Pressing statistics have been bandied around recently in the form of PPDA (passes per defensive action). PPDA is not very nuanced for tactical use as it covers the whole pitch rather than specific areas.
I haven’t got time this week to break anything like that down and cut video etc so I tried to think of a more interesting way to present more generic pressing metrics.
Before that though, a terminology breakdown. Pressing? Closing down in old school parlance. You will also often see defensive systems being spoken about in three categories. The low block, mid block and high block.
Essentially, a high block means your midfield and forwards are closing down opposition moves from high up the pitch, forcibly trying to put opposition defenders under pressure when they build play from the back.
A low block would be when your midfielders and forwards drop off, and allow the opposition into your half before making moves to put pressure on the ball and challenges in.
Then there’s all the stages in between those extremes in a mid-block.
Back to the metrics.
If you plotted teams on such pressing scales versus xG conceded against (in open play) how would it look? Like this:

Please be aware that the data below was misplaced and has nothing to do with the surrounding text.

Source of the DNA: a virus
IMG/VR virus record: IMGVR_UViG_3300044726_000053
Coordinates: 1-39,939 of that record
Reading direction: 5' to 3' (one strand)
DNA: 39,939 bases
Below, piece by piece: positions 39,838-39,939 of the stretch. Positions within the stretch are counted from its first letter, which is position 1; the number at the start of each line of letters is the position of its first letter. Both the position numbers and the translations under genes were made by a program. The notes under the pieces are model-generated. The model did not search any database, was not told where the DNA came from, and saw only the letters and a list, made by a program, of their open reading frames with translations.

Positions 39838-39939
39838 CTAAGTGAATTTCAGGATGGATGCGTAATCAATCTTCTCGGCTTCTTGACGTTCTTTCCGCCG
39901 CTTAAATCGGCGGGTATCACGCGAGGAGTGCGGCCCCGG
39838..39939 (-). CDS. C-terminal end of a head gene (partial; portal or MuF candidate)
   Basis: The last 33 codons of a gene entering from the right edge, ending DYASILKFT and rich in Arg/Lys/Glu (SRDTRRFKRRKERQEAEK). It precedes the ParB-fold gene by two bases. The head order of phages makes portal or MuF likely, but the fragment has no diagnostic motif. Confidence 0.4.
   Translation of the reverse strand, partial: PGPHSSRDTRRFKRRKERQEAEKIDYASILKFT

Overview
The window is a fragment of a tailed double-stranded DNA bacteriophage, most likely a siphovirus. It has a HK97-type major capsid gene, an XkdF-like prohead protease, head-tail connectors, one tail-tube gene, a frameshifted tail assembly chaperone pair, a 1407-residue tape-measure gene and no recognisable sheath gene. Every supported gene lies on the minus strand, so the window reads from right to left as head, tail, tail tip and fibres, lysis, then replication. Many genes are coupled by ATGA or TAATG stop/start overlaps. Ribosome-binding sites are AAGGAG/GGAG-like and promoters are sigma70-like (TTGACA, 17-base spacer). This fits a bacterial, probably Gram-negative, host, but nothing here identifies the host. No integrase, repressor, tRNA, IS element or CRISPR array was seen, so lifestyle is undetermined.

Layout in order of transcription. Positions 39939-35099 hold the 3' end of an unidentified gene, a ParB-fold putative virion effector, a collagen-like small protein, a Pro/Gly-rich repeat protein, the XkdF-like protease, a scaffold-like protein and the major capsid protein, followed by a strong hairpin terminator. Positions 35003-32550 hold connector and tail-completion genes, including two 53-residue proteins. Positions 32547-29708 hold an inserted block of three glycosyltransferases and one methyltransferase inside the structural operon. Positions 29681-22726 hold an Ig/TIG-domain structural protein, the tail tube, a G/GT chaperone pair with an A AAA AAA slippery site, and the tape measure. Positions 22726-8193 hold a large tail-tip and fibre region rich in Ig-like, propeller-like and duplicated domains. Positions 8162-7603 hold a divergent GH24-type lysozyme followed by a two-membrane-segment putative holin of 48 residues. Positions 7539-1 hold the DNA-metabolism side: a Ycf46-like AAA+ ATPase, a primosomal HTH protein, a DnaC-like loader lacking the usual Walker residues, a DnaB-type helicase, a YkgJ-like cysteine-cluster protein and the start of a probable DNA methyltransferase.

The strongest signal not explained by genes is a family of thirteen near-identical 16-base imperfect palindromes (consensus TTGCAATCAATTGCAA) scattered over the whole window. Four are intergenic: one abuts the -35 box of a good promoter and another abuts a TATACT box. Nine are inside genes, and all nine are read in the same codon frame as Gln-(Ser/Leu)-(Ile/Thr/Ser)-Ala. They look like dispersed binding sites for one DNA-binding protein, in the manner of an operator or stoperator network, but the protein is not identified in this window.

There’s a ton of stories there but we’ll concentrate on Everton.
As you’ll know from watching, Everton’s forward line works its arse off closing down the opposition: Richarlison, Sigurdsson, Calvert-Lewin, Bernard. My pressing metric backs this up. Everton are pressing higher and harder than City.
It’s been pretty damn successful too. Everton is not giving up a stack of chances in open play (in terms of xG) as you can see from the graphic. For Bournemouth, though, it’s not quite working out at the minute. Pressing higher is not necessarily pressing better!
So what happens if you plot the press against individual chances in open play rather than the aggregate? This:
Everton still look pretty solid. City though, when they get breached, they get breached and expose their keeper big time. Bournemouth are also pretty bad on that score, and we see Chelsea sneaking into that bracket too.
It’s a positive for Everton to take into today’s game at City, a glimmer of hope if you fancy trying to hang your hat on something.